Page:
Australian researchers are encouraging physicians to consider how online support groups may impact a cancer patient’s decision-making following a study that used a machine-learning framework to analyze patient interactions within online groups.
“These ecosystem-like interactions indicate the self-sufficient nature of OSGs (online support groups) where patient voices are prominently and equally represented,” study author Daswin De Silva, with La Trobe University, Victoria, Australia, et al. wrote. “Thereby, it is timely and relevant for primary care providers to accept OSGs as an adjunct to cancer care and consider participating in OSGs through artificial intelligence enabled [optimized] moderation and streamlined intervention.”
Researchers with La Trobe University and Austin Hospital in Victoria, Australia, developed the Patient Reported Information Multidimensional Exploration (PRIME) framework, designed to investigate the impact of online social influences on a patient’s decision-making regarding treatments, recovery, side effects and emotions.
Researchers designed it to use machine learning and natural language processing techniques to analyze and collect patient information and specific interactions in the online groups.
Data was collected from 10 heavily active online support groups, with researchers focusing on prostate cancer discussions for the study. For the dataset, nearly 607,000 conversations, from more than 22,200 patients, were collected. Researchers used patients who self-disclosed their treatment and openly discussed their decision-making process. Information from a total of 6,457 patients were selected and used for the study.
The results revealed that most patients fell into three major groups:
- autonomous (3,883 patients)––included patients who were solely driven by personal preference
- shared (2,154 patients)––included patients whose decisions were based both on clinician recommendations and personal preferences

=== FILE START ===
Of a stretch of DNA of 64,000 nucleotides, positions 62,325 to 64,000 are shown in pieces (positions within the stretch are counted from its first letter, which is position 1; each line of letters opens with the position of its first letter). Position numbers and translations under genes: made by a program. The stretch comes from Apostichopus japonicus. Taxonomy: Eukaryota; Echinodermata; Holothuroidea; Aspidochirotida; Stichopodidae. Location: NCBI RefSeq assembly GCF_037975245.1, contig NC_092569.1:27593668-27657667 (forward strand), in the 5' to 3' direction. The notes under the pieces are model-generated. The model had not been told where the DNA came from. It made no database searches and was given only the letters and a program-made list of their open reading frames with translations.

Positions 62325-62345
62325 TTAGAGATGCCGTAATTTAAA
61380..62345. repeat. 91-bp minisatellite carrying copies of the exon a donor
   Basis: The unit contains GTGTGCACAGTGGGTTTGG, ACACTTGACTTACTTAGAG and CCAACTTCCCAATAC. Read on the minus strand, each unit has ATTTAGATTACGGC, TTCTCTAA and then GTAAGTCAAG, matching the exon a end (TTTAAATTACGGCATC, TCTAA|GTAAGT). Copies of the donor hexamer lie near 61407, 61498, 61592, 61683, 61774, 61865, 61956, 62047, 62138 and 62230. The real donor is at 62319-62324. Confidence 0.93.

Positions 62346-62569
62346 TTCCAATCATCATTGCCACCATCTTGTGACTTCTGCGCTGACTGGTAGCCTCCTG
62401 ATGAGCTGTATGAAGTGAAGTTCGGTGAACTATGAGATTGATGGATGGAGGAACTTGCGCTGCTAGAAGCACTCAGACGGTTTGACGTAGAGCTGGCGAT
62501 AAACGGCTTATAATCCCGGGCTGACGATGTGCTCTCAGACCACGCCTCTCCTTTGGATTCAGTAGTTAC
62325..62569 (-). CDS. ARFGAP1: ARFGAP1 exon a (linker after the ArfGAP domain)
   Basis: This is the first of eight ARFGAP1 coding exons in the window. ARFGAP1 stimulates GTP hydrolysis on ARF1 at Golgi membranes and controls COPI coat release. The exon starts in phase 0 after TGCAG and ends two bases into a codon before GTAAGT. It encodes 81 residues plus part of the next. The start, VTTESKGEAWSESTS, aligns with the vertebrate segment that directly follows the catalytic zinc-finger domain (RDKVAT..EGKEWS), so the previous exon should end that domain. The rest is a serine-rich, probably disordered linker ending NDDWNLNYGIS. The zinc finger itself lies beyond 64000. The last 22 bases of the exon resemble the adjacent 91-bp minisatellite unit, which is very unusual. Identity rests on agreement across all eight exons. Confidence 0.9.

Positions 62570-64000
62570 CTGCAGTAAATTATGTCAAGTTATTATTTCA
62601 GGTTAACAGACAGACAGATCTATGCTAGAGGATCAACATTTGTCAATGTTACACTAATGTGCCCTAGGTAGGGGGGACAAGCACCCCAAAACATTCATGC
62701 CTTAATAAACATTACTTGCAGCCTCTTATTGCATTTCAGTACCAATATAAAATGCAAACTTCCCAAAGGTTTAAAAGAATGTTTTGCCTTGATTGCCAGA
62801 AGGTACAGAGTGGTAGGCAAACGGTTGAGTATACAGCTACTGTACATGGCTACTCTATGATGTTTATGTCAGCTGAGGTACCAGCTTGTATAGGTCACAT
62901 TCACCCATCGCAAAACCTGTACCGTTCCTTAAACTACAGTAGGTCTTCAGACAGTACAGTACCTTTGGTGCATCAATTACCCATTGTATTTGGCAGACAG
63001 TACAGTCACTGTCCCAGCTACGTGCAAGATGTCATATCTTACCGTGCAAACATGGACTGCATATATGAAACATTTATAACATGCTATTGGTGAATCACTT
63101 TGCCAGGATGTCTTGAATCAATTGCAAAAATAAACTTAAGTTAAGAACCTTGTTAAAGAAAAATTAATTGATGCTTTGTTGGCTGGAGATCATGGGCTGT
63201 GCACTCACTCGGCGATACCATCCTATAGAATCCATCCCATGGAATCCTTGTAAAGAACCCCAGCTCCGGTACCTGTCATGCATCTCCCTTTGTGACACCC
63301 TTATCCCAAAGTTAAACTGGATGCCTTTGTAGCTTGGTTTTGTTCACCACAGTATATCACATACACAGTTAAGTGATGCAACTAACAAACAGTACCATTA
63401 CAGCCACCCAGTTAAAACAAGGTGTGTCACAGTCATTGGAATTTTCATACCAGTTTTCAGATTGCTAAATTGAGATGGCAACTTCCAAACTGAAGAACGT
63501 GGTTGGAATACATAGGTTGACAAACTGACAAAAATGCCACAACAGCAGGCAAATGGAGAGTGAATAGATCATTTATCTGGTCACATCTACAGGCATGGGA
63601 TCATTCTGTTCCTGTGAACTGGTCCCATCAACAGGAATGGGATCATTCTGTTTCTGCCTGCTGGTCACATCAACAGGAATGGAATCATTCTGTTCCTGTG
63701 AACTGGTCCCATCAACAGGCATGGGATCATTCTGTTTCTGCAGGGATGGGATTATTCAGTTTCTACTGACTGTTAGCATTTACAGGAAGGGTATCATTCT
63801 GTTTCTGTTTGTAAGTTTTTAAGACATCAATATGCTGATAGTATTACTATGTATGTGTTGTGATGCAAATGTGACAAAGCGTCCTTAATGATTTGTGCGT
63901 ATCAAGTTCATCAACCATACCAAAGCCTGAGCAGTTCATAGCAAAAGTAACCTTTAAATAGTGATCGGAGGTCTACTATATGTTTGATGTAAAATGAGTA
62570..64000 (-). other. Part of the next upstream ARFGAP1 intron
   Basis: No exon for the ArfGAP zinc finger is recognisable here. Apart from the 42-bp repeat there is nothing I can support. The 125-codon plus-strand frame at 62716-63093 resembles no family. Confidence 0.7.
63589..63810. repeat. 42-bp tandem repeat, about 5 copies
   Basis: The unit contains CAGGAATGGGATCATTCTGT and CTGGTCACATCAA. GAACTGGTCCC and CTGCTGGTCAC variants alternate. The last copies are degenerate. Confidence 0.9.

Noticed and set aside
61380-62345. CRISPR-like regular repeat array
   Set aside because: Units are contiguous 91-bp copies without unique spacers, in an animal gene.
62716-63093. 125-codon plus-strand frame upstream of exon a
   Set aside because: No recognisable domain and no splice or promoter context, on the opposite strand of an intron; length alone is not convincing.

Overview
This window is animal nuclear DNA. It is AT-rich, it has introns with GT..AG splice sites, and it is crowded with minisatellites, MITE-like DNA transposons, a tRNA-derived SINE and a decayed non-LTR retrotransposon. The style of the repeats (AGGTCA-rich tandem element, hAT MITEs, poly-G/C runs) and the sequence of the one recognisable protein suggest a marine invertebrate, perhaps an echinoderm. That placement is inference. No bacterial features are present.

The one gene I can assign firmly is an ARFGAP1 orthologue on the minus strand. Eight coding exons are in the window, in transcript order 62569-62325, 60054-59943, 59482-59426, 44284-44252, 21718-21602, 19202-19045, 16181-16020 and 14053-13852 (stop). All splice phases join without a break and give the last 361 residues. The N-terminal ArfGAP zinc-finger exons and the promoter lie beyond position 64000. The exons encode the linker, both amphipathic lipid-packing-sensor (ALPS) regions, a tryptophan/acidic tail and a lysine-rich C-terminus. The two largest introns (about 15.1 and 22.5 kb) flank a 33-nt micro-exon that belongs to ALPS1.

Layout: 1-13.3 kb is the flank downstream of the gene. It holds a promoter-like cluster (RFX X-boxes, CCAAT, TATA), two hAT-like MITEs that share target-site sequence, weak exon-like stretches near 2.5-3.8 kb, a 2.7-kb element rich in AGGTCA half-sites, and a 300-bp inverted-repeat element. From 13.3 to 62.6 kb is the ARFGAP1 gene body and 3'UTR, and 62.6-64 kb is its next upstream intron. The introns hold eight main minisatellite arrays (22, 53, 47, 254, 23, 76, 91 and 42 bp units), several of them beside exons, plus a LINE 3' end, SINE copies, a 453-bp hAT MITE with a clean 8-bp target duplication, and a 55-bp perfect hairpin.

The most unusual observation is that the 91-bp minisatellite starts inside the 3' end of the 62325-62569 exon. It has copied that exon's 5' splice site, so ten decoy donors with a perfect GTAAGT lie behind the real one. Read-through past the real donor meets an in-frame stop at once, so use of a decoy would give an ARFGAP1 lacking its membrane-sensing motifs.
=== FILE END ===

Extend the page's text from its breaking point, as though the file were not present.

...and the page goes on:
- paternalistic (420 patients)––included patients who strictly adhered to clinician recommendations
While all patient types contributed to the online support groups during the decision-making period, the shared group had the most active, consistent and prolonged interactions, according to the study. They also shared both positive and negative emotions, experience and advice for others.
The paternalistic group was more expressive, especially with negative emotions, but contributed to groups with advice for months after treatment, while the autonomous group only sought advice and contributed minimally to conversations, according to the study.
“Paternalistic and autonomous groups reduce activity soon afterward, but the shared group consistently participate in OSG discussions throughout the 12 months,” the study said.
Based on the results, researchers said online groups play an essential role in the decision-making process for cancer patients, and doctors shouldn’t ignore the impact it has when it comes to care and treatment decisions.
“Besides fulfilling the essential role of decision support for patient-centered care, OSGs make a further paramount contribution as a medium for post-decision conversations on information exchange and emotional support,” De Silva et al. concluded.
“Although patients with similar experiences provide each other support, OSGs are peer-to-peer and unregulated which can be challenging for optimal healthcare. Therefore, healthcare providers must identify specific patient needs communicated on OSGs, in order to optimize delivery of care and ensure that patients don’t extensively depend on their peers for healthcare advice.”